As a product in their long-known award-winning design software, Adobe leveraged their deep ties with the design community to take off. Their approach was to offer XD in their already established design plans. For individuals, there is a free limited share feature and an unlimited user plan for $9.99/month per user.

For many veteran Adobe users (like myself!), XD joined the Creative Cloud suite becoming readily available for use and offering seamless integrations of vector-design tools such as Illustrator. While nothing says that complex vector artwork cannot be created in Sketch and Figma, there are various design limitations in all apps on their own.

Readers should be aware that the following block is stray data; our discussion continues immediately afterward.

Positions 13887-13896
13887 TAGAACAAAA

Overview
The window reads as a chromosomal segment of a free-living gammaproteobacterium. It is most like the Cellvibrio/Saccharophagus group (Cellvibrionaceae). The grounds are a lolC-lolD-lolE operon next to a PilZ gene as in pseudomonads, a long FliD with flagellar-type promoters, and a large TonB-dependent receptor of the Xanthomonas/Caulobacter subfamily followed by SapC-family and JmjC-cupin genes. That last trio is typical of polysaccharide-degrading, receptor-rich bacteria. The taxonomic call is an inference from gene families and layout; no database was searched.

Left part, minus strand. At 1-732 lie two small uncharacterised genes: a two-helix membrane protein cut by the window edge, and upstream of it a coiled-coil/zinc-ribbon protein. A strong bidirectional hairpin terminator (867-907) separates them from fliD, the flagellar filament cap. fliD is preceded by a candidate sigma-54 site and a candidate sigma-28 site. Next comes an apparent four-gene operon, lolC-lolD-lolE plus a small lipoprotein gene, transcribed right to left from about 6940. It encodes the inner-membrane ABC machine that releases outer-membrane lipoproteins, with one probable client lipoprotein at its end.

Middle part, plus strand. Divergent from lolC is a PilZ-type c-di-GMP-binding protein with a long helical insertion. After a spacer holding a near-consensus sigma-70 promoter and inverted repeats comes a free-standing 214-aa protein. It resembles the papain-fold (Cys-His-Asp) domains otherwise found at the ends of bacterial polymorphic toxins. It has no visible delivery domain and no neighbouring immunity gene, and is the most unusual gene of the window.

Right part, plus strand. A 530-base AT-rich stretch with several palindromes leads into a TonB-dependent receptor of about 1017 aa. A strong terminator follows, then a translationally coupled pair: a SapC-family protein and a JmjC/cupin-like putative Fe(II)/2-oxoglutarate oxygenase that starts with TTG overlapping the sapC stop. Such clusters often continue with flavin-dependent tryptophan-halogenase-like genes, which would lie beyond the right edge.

To keep up with its two great cousins, XD has been continually making changes and adding features to its program. In November 2019, they added a bunch of functionality: coediting, document history, component states, and more; yet, it is still simple to use.

For many UX career-changers and self-learners, XD is their go-to tool because starting is easy. Adobe excels in insuring minimum user learnability by keeping XD similar to Sketch’s UI and maintaining known keyboard shortcuts from other Adobe programs. There’s no doubt that XD could rule UI design tools one day, but are all designers willing to fall into similar Adobe monopolies (such as Photoshop, Illustrator, and InDesign)?

Other design tools

Aside from Sketch, Figma and Adobe XD, there are other known UI design tools and many new-contenders joining the list.